Systemic Monotherapy vs Combination Therapy for CTCL: Rationale and Future Strategies
February 01, 2007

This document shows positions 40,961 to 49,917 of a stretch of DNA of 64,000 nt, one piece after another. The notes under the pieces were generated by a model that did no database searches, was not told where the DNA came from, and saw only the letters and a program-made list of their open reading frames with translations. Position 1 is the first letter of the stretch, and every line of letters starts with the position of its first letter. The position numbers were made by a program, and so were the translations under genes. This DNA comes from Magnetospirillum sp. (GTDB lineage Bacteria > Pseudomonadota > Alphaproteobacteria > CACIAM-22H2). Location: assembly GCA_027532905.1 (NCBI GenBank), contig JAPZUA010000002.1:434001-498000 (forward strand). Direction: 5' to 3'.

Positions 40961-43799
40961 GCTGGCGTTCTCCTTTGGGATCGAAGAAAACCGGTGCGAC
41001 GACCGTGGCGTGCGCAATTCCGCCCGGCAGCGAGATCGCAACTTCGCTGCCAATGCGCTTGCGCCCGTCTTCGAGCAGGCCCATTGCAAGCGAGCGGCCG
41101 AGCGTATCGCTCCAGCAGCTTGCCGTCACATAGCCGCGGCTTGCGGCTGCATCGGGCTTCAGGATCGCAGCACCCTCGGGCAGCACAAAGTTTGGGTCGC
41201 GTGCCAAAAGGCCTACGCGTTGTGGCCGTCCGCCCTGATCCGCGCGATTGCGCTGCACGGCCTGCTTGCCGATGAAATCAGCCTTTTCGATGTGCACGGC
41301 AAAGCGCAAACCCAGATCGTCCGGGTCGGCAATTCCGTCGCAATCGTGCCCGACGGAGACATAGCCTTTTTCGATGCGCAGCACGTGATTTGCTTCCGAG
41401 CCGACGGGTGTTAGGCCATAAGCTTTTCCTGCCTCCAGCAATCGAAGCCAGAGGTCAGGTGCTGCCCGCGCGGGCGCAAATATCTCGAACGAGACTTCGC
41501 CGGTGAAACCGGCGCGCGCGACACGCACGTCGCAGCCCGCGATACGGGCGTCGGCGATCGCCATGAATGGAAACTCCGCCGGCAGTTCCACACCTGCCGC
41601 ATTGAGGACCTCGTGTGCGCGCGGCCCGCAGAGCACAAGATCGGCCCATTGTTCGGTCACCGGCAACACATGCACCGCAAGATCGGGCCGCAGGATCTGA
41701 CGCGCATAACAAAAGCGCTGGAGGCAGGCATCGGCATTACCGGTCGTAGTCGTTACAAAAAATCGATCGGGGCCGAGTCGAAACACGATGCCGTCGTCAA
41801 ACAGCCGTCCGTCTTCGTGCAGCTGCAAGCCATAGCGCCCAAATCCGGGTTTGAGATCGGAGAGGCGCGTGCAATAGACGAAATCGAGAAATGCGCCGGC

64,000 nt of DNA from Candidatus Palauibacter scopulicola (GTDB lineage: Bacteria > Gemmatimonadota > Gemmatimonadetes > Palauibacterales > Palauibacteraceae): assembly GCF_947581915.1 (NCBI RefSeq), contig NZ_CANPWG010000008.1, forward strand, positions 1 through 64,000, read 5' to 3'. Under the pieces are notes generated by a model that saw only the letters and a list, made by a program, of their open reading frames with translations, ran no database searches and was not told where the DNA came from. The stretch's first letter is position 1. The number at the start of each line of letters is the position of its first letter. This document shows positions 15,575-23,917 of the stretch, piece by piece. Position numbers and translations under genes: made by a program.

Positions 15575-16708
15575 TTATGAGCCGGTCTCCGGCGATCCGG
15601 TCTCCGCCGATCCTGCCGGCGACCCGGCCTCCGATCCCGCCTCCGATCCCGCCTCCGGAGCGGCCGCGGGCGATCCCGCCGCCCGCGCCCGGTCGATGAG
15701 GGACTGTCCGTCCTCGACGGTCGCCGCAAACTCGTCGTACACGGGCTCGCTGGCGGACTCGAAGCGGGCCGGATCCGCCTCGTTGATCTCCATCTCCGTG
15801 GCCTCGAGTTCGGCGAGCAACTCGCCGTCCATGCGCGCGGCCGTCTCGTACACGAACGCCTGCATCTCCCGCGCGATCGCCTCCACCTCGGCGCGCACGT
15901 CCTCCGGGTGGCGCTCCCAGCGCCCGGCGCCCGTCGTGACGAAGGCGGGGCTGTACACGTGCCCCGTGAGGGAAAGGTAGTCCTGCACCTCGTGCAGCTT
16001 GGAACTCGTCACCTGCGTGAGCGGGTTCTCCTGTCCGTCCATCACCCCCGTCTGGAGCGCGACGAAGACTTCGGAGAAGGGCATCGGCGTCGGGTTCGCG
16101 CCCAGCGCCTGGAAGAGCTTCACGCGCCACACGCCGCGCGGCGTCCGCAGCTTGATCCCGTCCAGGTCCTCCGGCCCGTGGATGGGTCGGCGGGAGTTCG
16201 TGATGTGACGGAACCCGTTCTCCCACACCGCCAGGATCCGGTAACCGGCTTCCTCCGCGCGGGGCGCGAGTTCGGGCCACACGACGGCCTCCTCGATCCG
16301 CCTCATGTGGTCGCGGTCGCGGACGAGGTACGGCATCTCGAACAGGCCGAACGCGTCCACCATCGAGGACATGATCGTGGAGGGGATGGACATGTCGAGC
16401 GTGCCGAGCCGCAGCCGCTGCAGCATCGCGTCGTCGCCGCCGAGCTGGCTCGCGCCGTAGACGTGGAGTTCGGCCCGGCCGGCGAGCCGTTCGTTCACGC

There are few approved therapies for cutaneous T-cell lymphoma (CTCL). The retinoids are the major biologic response modifiers used in CTCL, producing good response rates but few complete responses. For patients with early-stage disease, the oral retinoids can be combined with other therapies, such as psoralen plus ultraviolet A or interferon α, to improve response rates. Combined-modality therapy with oral retinoids, combined chemotherapy, electron-beam therapy, and topical mustargen has also proved effective. For the treatment of advanced-stage disease, the targeted therapy denileukin diftitox (Ontak) provides a nonimmunosuppressive alternative to conventional chemotherapy or radiation therapy. Of the conventional chemotherapies that have been tested in CTCL, gemcitabine (Gemzar) has demonstrated good efficacy in producing responses, particularly in patients with tumors. This agent can be used in combination with a maintenance therapy of bexarotene (Targretin) to manage the plaques and patches of mycosis fungoides. Several other targeted therapies are now also in testing, for example, alemtuzumab (CamPath), HuMax-CD4, several histone deacetylase inhibitors, and the transition-state inhibitor forodesine. These drugs, in combination with currently used therapies, may increase the number and combinations of therapies available for the treatment of this chronic condition to optimize long-lasting responses in CTCL.